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After Trakas defeats effort to force him off St. Louis County Council, another campaign against him stalls

After Trakas defeats effort to force him off St. Louis County Council, another campaign against him stalls

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District 6: Ernie Trakas

Ernie Trakas was first elected in 2016. After Sam Page was appointed county executive, the council made Trakas presiding officer. He is an attorney. 

Political party: Republican

Contact his office: 314-615-5442; etrakas@stlouisco.com

District 6 includes areas of South County from the city limits south to the Meramec.

Ernie Trakas listens to public comment on Tuesday, Jan. 31, 2017. Photo by Laurie Skrivan, lskrivan@post-dispatch.com

ST. LOUIS COUNTY • Earlier this year, St. Louis County Councilman Ernie Trakas was facing two efforts to remove him from office. Now, he’s down to one — and that effort has been dormant for months.

Last month, the first-term Republican survived an effort initiated by St. Louis County Prosecuting Attorney Robert McCulloch to force him off the council. A judge ruled that the 6th District councilman did not violate the St. Louis County charter by working as a contract lawyer for outstate Missouri school districts.

Trakas still faces an effort that began in his district in mid-2017 to force a recall election. That move has stalled for months, but the threat of removal could remain as long as he serves. The petition is evergreen, and any signatures would be valid as long as they can be verified.

The campaign, named “Voices of District 6,” began about six months into Trakas’ term, after he fired his aide, Carmen Wilkerson, mayor of St. George until the city’s disincorporation. Wilkerson accused Trakas of making insensitive comments about Muslims and she joined forces with businessman Rob McManus, who was unhappy that Trakas had opposed the relocation of his firm within the district. The 6th District comprises about 150,000 residents in the Oakville, Mehlville, Affton and Lemay areas.

The petition accuses Trakas of incompetence, obstructionism, wasting taxpayer money and blocking business and job growth. A political committee set up by Wilkerson and McManus and others to remove Trakas hired people to collect signatures outside businesses in the district. The effort would need 15,000 signatures to force a special election on the removal.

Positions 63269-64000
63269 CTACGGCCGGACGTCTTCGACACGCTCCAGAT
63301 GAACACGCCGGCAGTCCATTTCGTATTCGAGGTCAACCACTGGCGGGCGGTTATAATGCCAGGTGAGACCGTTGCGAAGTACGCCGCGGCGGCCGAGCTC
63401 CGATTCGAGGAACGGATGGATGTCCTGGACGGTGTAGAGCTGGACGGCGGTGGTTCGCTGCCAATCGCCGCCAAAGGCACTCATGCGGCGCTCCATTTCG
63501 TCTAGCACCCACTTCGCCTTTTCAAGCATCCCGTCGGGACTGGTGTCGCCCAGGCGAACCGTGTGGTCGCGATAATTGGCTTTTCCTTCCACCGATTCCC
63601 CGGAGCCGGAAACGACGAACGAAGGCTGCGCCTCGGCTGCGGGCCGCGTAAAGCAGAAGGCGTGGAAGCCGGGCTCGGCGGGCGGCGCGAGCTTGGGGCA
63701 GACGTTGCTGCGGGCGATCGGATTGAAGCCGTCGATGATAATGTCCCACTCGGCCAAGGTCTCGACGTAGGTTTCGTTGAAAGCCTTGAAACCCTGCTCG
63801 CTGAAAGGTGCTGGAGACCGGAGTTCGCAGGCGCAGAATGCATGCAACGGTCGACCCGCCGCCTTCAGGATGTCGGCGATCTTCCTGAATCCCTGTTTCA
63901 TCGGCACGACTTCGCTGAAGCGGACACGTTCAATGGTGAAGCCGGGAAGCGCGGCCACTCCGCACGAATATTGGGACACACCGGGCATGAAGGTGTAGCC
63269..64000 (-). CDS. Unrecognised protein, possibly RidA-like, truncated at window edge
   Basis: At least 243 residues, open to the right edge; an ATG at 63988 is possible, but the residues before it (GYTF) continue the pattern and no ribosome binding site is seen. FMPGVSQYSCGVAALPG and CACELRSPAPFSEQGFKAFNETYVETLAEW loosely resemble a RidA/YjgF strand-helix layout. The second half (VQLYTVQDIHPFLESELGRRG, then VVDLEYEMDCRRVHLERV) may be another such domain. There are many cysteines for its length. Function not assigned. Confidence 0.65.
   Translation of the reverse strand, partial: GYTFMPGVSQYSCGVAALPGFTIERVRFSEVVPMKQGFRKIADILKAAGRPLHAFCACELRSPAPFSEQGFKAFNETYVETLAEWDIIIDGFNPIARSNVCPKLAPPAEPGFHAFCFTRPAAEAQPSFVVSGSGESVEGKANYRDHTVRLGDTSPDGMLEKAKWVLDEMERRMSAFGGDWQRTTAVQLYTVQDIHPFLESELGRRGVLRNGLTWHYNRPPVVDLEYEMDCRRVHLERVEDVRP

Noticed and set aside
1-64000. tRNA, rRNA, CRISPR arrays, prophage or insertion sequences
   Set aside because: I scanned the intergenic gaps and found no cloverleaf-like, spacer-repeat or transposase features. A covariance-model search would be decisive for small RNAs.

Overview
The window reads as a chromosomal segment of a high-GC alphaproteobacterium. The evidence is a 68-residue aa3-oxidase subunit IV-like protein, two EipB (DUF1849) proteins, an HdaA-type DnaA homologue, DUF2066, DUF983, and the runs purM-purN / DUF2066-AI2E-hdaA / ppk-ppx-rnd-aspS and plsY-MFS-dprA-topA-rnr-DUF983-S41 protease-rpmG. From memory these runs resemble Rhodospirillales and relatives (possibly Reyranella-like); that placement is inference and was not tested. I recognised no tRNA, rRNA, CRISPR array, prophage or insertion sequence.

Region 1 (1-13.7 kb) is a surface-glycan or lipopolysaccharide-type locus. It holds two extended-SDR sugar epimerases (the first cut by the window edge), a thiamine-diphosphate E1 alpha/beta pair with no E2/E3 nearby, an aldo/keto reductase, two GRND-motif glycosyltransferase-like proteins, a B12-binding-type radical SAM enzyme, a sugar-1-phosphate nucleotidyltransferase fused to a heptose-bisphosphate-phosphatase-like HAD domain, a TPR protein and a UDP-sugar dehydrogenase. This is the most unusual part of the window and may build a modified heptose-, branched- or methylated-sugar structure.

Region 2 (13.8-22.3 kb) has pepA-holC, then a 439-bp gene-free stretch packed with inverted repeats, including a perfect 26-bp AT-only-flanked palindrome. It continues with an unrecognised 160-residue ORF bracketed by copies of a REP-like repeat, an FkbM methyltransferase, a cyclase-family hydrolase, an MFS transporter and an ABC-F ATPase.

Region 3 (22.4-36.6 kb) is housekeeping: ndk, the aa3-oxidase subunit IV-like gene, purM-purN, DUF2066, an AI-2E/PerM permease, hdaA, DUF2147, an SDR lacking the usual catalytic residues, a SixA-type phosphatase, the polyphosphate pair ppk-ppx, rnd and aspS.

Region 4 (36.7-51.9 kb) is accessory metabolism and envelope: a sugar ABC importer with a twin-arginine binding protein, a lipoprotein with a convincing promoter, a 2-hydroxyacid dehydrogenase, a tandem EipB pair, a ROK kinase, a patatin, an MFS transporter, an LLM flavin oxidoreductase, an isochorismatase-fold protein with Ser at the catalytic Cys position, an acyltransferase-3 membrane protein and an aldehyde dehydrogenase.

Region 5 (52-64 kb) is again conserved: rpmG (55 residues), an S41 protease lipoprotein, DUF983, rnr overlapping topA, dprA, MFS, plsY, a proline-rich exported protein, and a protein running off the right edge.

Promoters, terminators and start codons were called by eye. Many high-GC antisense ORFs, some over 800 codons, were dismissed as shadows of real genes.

Organizers have not disclosed how many signatures they have collected. They put the effort on hold to give the court time to consider the question of whether Trakas had violated the county charter.

Now that the issue is settled, the recall petition has yet to resume.

Garrett Webb, a Democratic political campaign consultant who managed the recall, said Thursday that he has been working on other projects and has “not met with the committee that originally started the recall petition to decide what our next course of action is going to be.” He said McManus was recovering from a motorcycle accident and Wilkerson was no longer involved.

Wilkerson, contacted on Thursday, said she dropped out because she recently took a job as an assistant to the St. Louis Economic Development Partnership. McManus did not return a message left at his company.

The committee is registered as a political committee with the Missouri Ethics Commission. In February, local government watchdog Tom Sullivan, of University City, filed a complaint with the commission, suggesting the campaign had concealed the sources of its roughly $25,000 in donations.

Trakas and his supporters have accused County Executive Steve Stenger of having orchestrated the petition drive, but there is no proof of that, and Stenger has denied it.

The ethics commission has not issued a decision in the case and officials are barred by state law from discussing it, said its director, Liz Ziegler. That means Sullivan’s complaint could have been dismissed or may still be under investigation.

Webb said in an interview on Thursday that he had not heard from the ethics commission about Sullivan’s complaint and assumed the case was closed. He said he funded the campaign himself as an investment in his own future.

“There is a market for companies who collect signatures and participate in the petition process, primarily on the Democratic side,” he said. “Not a lot of companies do it.”

Trakas said Thursday he hadn’t been thinking about the recall petition.

“I don’t think there was ever that much support for it,” he said. “The majority of the people in my district appreciate the job I am doing.”

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